The Economist discusses the extraordinary surge of
commodity prices: “At first glance, it has the hallmarks of a classic inflation
scare. In the past week commodity prices—from oil to orange juice, silver to
sugar—have reached eye-popping levels. In nominal terms, the prices of Brent
crude, copper and zinc have hit record highs. Gold has topped $600 an ounce for
the first time since 1980 and silver is at its dearest in a generation.
Meanwhile, long-term nominal bond yields in America and elsewhere have risen to
levels not seen in more than a year. On April 7th the yield on America’s 30-year
long bond climbed the 5% barrier, sending a flutter of fear through global
markets. The ten-year yield may soon follow.”

Henry has cautiously said “be careful” on a number
of occasions this year. The gloomy guru, Dr Mark Faber, is more direct: “Most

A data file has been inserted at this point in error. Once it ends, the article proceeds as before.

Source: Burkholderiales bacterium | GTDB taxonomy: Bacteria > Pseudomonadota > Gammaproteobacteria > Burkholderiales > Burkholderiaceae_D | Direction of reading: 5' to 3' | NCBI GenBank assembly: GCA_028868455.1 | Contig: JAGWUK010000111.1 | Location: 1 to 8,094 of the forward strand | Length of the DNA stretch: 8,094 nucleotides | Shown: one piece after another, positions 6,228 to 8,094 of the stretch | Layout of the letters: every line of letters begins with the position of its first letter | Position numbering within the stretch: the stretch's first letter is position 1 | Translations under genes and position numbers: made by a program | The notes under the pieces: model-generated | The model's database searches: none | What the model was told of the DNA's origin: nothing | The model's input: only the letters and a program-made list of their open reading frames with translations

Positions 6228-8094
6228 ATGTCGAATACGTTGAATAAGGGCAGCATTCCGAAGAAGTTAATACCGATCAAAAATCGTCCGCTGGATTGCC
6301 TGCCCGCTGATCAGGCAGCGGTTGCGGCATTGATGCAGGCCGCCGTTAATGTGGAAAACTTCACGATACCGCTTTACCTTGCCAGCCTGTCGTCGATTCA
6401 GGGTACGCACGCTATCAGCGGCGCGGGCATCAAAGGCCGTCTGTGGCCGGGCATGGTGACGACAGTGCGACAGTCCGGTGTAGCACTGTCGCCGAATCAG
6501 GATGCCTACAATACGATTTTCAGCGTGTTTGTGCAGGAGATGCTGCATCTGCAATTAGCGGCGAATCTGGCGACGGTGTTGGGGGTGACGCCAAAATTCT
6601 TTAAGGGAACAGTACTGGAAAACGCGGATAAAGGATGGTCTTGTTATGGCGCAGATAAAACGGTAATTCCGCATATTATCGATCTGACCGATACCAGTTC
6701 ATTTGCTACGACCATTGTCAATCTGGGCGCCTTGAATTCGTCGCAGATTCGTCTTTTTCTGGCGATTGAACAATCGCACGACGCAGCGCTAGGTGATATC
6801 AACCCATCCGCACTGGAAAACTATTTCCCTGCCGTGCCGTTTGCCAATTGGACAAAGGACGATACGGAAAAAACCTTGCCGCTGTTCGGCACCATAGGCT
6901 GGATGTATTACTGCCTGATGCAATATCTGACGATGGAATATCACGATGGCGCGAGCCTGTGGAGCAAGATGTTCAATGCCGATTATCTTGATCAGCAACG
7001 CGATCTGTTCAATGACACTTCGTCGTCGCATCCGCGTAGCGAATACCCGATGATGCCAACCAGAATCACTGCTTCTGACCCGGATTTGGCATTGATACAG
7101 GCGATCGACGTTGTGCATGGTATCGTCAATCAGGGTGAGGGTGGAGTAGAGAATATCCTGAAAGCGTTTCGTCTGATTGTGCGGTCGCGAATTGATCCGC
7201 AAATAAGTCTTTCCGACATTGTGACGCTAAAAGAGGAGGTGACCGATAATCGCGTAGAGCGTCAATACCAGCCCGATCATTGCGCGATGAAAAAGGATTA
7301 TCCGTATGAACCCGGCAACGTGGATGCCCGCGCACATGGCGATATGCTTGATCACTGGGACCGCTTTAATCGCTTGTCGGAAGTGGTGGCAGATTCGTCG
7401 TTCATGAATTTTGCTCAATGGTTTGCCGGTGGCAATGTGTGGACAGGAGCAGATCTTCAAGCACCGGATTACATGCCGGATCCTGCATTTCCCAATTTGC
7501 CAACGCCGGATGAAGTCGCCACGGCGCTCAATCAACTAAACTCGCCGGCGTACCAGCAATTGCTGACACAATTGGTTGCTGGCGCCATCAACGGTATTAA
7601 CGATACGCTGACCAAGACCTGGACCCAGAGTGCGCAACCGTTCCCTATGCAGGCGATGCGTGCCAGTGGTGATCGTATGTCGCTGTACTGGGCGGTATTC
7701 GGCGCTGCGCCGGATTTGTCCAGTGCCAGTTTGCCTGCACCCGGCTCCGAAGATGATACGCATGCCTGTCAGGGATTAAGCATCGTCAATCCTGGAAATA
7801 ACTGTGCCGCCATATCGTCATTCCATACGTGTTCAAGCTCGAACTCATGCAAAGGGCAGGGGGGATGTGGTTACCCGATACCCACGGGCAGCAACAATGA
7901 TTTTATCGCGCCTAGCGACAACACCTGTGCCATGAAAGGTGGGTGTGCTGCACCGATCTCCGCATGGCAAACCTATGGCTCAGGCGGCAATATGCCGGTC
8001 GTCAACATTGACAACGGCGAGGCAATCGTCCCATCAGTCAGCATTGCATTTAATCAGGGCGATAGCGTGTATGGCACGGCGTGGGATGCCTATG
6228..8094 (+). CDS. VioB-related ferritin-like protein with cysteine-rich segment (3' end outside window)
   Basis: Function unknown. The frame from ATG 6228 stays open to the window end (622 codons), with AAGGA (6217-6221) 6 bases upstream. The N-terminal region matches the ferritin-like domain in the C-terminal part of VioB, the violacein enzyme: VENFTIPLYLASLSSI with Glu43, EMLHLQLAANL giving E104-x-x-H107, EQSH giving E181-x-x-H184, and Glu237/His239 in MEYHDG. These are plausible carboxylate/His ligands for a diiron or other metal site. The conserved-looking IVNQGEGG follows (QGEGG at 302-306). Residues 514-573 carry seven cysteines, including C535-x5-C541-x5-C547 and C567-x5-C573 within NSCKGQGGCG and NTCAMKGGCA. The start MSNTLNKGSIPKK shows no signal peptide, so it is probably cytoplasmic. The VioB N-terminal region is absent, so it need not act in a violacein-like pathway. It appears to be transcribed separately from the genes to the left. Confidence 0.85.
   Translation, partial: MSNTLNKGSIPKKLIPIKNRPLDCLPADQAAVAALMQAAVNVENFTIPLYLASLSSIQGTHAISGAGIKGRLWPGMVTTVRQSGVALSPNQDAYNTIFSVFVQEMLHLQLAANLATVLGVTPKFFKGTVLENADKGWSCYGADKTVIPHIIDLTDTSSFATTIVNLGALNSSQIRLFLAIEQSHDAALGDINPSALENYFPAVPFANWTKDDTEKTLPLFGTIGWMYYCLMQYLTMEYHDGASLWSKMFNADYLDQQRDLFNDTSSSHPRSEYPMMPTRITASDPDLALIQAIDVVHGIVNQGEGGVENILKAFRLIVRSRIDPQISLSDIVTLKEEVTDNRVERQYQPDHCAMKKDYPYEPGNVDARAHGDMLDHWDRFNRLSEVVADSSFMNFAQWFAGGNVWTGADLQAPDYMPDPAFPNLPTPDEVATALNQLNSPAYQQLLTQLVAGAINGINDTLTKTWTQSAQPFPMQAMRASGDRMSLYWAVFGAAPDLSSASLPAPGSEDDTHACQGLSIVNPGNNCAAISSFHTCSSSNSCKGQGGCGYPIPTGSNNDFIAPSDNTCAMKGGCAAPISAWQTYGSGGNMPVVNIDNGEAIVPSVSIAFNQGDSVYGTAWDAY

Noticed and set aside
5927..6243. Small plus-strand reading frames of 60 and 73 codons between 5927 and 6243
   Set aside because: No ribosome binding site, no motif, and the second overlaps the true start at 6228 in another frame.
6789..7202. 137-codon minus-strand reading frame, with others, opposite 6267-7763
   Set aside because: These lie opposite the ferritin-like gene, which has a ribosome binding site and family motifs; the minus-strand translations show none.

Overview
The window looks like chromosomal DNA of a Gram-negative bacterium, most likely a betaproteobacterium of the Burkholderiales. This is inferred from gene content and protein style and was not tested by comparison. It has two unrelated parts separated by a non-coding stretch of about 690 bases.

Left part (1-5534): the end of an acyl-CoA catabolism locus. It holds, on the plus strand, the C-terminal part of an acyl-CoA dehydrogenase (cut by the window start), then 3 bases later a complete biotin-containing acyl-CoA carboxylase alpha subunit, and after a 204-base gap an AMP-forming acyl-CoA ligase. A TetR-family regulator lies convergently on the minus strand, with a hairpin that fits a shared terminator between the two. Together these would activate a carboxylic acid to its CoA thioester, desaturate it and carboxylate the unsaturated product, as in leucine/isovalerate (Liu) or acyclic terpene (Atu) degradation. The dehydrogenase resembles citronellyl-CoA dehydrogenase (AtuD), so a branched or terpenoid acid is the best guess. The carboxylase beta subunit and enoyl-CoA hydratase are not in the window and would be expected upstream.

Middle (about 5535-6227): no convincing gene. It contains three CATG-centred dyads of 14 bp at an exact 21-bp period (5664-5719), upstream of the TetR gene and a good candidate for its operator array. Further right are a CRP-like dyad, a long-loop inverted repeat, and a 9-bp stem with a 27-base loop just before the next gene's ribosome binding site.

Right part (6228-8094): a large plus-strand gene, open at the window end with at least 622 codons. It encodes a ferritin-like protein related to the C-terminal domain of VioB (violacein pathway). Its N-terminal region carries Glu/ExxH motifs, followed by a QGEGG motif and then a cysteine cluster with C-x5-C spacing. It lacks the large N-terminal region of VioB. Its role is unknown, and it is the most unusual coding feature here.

asset markets including stocks and commodities are extremely overbought, and
there is far too much speculation in all investment markets. Therefore, severe
downside volatility, also in precious metals, should not be surprising in the
period directly ahead.”

The trouble for investors is that global demand is
showing possibly unprecedented strength and that the boom in asset prices might
go on for a while yet – Treasurer Peter Costello says maybe for two more years.
The right response is probably to systematically and in a disciplined manner
reduce one’s exposure to growth assets, on the grounds you don’t go broke taking
a profit.

Read more at Henry Thornton.

Peter Fray

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